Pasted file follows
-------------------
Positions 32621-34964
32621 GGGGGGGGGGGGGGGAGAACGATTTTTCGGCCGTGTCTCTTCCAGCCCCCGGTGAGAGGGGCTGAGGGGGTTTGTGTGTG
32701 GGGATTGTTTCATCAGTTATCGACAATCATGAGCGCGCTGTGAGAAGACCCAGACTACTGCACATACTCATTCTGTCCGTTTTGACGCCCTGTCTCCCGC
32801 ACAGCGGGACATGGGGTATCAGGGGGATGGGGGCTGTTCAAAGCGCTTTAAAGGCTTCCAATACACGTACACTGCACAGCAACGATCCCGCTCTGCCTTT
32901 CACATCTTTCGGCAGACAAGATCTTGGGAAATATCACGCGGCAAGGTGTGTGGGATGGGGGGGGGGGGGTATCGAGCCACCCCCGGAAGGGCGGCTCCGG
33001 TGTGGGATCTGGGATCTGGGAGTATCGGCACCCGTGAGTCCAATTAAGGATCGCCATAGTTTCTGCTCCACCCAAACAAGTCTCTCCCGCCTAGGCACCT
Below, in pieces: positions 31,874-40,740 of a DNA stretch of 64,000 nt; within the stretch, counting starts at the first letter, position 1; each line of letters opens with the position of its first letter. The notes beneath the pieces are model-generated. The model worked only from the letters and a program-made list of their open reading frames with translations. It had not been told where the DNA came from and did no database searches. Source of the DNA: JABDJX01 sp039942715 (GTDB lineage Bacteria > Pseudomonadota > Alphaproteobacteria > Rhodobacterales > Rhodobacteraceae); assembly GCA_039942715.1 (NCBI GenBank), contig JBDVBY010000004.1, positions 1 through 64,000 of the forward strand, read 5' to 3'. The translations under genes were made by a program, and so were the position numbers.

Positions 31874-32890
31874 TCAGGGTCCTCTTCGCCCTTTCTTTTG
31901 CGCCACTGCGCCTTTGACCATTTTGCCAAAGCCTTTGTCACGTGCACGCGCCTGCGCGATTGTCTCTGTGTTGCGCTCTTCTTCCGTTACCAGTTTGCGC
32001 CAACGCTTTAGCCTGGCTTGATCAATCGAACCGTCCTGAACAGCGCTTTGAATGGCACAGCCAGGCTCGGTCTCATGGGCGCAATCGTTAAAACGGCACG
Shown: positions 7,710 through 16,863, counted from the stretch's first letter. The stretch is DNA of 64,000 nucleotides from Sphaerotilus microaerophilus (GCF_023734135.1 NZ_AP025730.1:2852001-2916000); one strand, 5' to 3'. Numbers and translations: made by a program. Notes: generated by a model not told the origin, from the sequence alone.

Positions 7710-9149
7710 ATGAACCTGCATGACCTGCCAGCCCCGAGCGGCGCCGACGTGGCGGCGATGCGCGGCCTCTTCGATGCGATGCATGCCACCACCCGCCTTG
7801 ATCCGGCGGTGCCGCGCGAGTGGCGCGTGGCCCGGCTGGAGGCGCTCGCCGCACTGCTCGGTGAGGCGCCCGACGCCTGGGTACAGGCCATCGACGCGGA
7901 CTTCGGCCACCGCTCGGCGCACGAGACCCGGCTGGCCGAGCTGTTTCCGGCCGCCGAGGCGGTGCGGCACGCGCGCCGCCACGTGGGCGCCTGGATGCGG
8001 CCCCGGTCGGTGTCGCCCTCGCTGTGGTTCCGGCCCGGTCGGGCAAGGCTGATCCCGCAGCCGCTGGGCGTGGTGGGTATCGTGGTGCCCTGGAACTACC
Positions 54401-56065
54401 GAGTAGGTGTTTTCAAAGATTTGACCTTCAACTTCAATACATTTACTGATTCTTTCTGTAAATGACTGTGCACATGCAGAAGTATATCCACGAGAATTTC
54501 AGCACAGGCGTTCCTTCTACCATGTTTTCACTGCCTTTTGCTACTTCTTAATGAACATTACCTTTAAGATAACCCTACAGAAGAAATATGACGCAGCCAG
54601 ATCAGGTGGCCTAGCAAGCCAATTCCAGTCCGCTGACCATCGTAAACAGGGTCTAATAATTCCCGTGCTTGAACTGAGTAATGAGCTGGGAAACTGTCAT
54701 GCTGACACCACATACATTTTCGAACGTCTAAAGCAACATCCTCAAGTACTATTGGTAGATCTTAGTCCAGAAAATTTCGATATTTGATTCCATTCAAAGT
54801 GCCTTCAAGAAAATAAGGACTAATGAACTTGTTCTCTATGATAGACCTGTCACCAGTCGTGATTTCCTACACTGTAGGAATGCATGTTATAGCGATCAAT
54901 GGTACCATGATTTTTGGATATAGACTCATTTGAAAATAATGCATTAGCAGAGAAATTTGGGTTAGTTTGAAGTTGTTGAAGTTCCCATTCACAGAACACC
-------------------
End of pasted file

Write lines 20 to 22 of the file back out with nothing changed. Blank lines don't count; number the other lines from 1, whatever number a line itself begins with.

54501 AGCACAGGCGTTCCTTCTACCATGTTTTCACTGCCTTTTGCTACTTCTTAATGAACATTACCTTTAAGATAACCCTACAGAAGAAATATGACGCAGCCAG
54601 ATCAGGTGGCCTAGCAAGCCAATTCCAGTCCGCTGACCATCGTAAACAGGGTCTAATAATTCCCGTGCTTGAACTGAGTAATGAGCTGGGAAACTGTCAT
54701 GCTGACACCACATACATTTTCGAACGTCTAAAGCAACATCCTCAAGTACTATTGGTAGATCTTAGTCCAGAAAATTTCGATATTTGATTCCATTCAAAGT